And to top the evening off, Tina, Cindy and I ven­tured over to the Harper Collins blog­ger event.  They held the event at K Lounge on 52nd Street which has amaz­ing atmos­phere, good food and great drinks!  If you’re in NYC, I highly rec­om­mend you stop by and check it out, espe­cially the model city scene.  I met so many blog­gers that night, and I’ve already added their blogs to my RSS feed to keep up with them all.  I met Stephanie of Fangs, Wands & Fairy­dust, Jen­nifer of Crazy for Books, Julie of Julz Reads, Gail of Ticket to Any­where, and Pam of An Uncon­ven­tional Librar­ian.

And let’s not for­get the authors I met.  Tessa from Harper Collins intro­duced me to Alex Stone, author of the upcom­ing book, Fool­ing Hou­dini.  Not only is he a riot in per­son, but he knows some impres­sive card tricks.  I hope I can get an early copy of his book.  He is also sched­uled to speak near Austin later this year, so I will be mak­ing plans once the dates are announced.  He has a great video on his blog explain­ing about the book (click here.)  In addi­tion to Alex, I also met Maya Rodale and Michael Boc­ca­cino.   Maya writes romance, and is worth check­ing out if you like the romance genre.  Michael wrote Char­lotte Markham and the House of Dark­ling described as “Think of it as 2 cups Jane Eyre, 6 oz of Love­craft, and a tbsp of Tim Bur­ton. Serve with ice cream.”  That has me hooked and ready to read this one as soon as I can get my hands on it.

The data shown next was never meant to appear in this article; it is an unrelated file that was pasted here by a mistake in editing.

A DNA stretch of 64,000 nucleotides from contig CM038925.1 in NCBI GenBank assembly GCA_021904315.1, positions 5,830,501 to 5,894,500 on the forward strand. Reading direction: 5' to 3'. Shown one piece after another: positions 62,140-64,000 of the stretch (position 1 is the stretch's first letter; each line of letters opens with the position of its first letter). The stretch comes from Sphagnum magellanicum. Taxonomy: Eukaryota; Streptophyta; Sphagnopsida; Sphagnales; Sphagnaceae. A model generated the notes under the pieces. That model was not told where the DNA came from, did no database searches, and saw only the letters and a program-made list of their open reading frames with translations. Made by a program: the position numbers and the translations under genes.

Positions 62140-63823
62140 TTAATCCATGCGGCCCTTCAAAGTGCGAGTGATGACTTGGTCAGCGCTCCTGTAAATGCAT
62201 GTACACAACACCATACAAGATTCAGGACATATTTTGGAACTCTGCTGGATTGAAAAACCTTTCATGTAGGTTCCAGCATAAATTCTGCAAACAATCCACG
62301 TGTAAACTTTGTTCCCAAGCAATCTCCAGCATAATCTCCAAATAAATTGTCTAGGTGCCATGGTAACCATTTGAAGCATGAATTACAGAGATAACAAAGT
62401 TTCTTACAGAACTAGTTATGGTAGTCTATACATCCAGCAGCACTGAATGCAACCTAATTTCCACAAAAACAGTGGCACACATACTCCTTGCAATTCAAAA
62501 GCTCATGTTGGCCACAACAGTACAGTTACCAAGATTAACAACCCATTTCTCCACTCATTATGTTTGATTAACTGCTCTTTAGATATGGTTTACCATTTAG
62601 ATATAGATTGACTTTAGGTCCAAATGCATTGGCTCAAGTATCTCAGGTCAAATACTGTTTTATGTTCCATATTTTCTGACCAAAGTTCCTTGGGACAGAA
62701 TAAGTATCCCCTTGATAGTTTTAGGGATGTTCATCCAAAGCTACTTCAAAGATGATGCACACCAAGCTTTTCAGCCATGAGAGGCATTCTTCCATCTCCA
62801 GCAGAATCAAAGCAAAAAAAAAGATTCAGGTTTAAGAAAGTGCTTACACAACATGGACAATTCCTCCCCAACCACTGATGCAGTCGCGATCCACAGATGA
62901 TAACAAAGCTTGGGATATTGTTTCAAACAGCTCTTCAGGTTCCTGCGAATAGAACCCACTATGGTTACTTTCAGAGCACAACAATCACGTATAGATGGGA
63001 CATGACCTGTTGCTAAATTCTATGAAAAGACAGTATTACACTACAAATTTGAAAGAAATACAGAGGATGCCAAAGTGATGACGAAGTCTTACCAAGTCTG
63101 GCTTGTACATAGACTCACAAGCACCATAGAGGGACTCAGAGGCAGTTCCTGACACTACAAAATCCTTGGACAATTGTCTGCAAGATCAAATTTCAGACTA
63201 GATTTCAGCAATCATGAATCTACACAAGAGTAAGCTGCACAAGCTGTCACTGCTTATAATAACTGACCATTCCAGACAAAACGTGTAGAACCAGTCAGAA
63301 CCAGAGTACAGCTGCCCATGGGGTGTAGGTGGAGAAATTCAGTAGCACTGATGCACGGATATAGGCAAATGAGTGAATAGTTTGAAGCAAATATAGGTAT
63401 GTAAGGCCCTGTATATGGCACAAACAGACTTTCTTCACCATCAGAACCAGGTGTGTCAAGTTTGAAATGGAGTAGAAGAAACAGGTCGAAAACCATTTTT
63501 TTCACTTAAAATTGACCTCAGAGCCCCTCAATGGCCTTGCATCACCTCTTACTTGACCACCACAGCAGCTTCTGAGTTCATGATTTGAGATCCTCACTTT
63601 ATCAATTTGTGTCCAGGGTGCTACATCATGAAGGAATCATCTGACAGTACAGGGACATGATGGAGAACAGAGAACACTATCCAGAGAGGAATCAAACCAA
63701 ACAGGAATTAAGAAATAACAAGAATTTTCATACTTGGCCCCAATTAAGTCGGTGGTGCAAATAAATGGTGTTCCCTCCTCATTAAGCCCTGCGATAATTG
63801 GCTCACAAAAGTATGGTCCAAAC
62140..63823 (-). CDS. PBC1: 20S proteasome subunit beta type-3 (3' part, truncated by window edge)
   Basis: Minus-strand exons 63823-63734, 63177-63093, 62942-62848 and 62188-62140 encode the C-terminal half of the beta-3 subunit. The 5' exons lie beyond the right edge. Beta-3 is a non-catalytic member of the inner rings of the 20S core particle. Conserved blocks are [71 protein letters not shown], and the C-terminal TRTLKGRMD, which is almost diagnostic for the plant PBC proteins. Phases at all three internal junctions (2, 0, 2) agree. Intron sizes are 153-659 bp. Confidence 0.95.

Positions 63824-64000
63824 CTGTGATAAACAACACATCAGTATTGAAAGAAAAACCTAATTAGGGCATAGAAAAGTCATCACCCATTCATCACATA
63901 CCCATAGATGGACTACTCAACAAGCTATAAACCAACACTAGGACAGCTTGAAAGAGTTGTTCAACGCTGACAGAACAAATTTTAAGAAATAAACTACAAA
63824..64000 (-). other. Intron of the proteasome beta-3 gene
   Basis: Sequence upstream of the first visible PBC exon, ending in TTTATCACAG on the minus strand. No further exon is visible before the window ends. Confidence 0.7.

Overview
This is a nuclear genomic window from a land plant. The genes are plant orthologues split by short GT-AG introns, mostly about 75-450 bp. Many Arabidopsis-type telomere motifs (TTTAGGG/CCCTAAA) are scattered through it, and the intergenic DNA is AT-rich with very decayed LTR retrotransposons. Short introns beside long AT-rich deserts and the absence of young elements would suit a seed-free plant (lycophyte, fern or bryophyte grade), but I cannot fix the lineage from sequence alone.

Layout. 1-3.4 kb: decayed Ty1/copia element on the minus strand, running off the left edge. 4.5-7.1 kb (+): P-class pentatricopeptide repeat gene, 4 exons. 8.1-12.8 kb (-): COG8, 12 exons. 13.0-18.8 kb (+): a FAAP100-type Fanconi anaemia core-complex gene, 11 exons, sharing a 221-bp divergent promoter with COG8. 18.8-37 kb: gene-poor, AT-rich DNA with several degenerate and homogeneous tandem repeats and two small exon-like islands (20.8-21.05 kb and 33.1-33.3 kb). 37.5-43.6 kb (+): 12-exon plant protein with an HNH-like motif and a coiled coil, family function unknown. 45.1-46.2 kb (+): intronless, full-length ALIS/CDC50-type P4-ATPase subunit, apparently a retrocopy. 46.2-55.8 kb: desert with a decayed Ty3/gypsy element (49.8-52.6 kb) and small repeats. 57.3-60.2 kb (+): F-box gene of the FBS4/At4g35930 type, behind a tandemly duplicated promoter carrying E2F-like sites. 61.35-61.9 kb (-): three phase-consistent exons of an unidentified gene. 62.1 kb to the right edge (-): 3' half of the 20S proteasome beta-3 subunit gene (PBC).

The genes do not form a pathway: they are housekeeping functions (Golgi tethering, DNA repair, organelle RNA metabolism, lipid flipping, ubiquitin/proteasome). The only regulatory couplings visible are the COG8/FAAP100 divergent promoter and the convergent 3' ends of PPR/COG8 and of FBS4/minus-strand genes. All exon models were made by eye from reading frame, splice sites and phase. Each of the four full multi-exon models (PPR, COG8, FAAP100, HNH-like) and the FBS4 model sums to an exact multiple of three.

All in all, Mon­day was very long and packed full of events, but I loved every minute of it.

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  1. Serena says:

    Sounds like you had a great time in NYC this June. I was unable to go this time around and was torn between the blog­ger con and unCon. But I ended up miss­ing it all for fam­ily rea­sons. How­ever, sounds like most blog­gers enjoyed their time at one or the other for a vari­ety of reasons.

    As to your point about author’s express­ing a “like” for your review. I do believe that has value to both you and the author. Not only did you enjoy their work, but they also enjoyed yours (i.e. your take on their book). I think to dis­miss that out of hand is wrong. I wouldn’t put too much stalk in those that say only peer feed­back should be your focus. Feed­back from authors, pub­li­cists, other blog­gers, and more should encour­age you to do what you do, enjoy it, and keep improv­ing. But that’s just my two cents.

    • Serena says:

      par­don my typo…still recov­er­ing from a major head cold here. I meant “too much stock!”

      • Amanda says:

        LOL I missed the typo the first read through. I think stalk is much bet­ter though ;) Sorry to hear you missed out this year and I hope your head cold gets bet­ter soon. I agree with you on feed­back encour­ag­ing blog­gers to keep it up. I know there are times I won­der if all the time and energy I put into this blog is worth it, but I know so long as I love doing it and I can help read­ers find another great author, I will con­tinue to do this. I never imag­ined that three years later and as many iter­a­tions of this blog, I would still be here. :)

  2. Great meet­ing you, Amanda! Thanks for coming!!

    • Amanda says:

      I’m so glad I was able to meet you. I can’t wait to read one of your upcom­ing titles, End Emo­tional Eat­ing. I know I do that and any help to stop is worth my time to read ;)